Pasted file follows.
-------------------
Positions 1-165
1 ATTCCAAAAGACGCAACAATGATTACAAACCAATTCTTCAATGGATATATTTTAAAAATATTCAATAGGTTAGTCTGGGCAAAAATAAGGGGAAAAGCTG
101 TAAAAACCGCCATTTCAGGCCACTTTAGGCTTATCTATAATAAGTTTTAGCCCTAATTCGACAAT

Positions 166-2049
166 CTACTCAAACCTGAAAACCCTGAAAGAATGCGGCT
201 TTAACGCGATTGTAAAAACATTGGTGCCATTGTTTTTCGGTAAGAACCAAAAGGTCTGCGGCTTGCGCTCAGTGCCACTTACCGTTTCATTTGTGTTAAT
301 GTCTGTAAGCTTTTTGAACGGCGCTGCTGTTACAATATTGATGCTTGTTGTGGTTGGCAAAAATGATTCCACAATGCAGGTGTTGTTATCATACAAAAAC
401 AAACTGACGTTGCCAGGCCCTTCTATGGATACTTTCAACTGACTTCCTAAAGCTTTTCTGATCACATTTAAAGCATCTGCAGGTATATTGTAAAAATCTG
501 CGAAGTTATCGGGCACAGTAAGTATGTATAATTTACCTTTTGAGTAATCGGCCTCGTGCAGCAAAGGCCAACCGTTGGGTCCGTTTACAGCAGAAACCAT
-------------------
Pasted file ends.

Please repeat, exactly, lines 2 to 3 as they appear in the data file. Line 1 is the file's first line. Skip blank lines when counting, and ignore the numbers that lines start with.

1 ATTCCAAAAGACGCAACAATGATTACAAACCAATTCTTCAATGGATATATTTTAAAAATATTCAATAGGTTAGTCTGGGCAAAAATAAGGGGAAAAGCTG
101 TAAAAACCGCCATTTCAGGCCACTTTAGGCTTATCTATAATAAGTTTTAGCCCTAATTCGACAAT